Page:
IoT Definitions

This glossary explains the meaning of key words and phrases that information technology (IT) and business professionals use when discussing IoT and related software products. You can find additional definitions by visiting WhatIs.com or using the search box below.

  • R

    RF-powered computing

    RF-powered computing is the use of radio frequency (RF) signals to enable the operation and communication of low-power devices, typically for machine-to-machine (M2M) networking.

  • RFID (radio frequency identification)

    RFID (radio frequency identification) is a form of wireless communication that incorporates the use of electromagnetic or electrostatic coupling in the radio frequency portion of the electromagnetic spectrum to uniquely identify an object, animal or person.

  • RFID skimming

    RFID skimming is the wireless interception of information from RFID chip-based debit, credit and ID cards and other documents, such as passports. The purpose of RFID skimming may be simple theft or more complex identity theft. Most typically, thieves use an NFC-enabled device that records unencrypted data from the card's RFID chip, which is broadcast into the air.

  • RFID tagging

    RFID tagging uses small radio frequency identification devices to track and identify objects.

  • RFID virus

    An RFID (radio-frequency identification) virus is malicious code inserted into an RFID tag to alter or corrupt data in an RFID system.

  • RIOT operating system

    RIOT operating system is an open source operating system specialized for IoT (internet of things) devices.

  • robotic process automation (RPA)

    Robotic process automation (RPA) is the use of software with artificial intelligence (AI) and machine learning capabilities to handle high-volume, repeatable tasks that previously required humans to perform.

  • S

    sensor analytics

    Sensor analytics is the statistical analysis of data that’s created by wired or wireless sensors.

  • sensor data

    Sensor data is the output of a device that detects and responds to some type of input from the physical environment. The output may be used to provide information or input to another system or to guide a process.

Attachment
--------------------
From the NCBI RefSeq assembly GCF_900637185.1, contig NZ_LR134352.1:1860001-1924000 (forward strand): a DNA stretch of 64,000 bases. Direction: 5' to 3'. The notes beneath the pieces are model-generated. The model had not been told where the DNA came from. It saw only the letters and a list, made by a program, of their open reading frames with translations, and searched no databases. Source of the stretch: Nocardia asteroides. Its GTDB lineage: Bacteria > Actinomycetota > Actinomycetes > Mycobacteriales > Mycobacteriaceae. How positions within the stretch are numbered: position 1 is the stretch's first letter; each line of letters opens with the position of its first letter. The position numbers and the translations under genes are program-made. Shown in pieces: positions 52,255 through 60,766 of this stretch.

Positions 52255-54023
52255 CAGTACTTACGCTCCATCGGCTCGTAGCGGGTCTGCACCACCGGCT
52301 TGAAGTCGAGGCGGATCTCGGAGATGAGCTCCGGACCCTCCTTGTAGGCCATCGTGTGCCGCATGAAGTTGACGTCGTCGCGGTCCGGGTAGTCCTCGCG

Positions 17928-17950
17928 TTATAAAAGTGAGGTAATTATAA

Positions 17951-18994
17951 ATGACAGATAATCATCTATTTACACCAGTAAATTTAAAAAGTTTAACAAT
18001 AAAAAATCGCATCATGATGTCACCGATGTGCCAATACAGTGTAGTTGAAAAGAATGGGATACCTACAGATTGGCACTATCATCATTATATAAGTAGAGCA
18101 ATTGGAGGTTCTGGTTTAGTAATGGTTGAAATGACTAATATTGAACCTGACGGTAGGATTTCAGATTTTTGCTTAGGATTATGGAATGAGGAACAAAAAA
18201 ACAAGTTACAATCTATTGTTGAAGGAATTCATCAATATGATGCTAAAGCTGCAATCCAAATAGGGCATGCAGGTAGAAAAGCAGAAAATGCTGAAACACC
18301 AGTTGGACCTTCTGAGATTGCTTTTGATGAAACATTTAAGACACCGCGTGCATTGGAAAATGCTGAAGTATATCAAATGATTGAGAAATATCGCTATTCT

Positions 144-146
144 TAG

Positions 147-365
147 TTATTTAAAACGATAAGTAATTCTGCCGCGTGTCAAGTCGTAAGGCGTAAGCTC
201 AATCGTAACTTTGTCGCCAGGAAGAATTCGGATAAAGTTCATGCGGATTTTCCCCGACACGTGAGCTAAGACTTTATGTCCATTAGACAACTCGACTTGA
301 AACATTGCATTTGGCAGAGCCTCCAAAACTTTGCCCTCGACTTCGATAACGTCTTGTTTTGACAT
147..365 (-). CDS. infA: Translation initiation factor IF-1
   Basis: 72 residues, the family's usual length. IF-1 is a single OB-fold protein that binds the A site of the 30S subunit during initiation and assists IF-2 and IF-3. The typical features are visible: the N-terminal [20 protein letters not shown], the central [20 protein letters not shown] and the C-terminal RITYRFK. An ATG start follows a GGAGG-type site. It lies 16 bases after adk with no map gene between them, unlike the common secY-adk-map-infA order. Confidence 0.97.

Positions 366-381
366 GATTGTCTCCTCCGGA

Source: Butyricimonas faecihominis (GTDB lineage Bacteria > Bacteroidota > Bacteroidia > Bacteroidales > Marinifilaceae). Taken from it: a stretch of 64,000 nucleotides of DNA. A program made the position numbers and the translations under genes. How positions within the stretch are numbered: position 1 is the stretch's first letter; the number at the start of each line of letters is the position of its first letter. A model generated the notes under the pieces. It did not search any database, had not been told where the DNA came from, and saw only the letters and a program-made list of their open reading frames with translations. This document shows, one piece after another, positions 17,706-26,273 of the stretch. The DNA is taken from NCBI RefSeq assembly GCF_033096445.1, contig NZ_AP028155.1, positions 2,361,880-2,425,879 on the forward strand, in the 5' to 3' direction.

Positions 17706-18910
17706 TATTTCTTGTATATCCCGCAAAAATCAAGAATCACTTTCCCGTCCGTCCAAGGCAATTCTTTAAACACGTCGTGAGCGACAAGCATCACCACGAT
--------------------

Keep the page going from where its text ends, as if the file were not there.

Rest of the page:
• sensor hub

    A sensor hub is a connection point for multiple sensors that uses a multipoint control unit (MCU), coprocessor or digital signal processor (DSP) to compile and process data gathered from those sensors.

  • smart bulb (smart light bulb)

    A smart bulb is a networked LED light bulb that has additional features to enable automation, presence-sensing capabilities and customization.

  • smart city

    A smart city is a municipality that uses information and communication technologies (ICT) to increase operational efficiency, share information with the public and improve both the quality of government services and citizen welfare.

  • smart farming

    Smart farming is a management concept focused on providing the agricultural industry with the infrastructure to leverage advanced technology – including big data, the cloud and the internet of things (IoT) – for tracking, monitoring, automating and analyzing operations.

  • smart grid sensor

    A smart grid sensor is a small, lightweight node that serves as a detection station in a sensor network.

  • smart home app (home automation app)

    A smart home app, sometimes referred to as a home automation app or a smart home automation app, is an application used to remotely control and manage connected non-computing devices in the home, typically from a smartphone or tablet.

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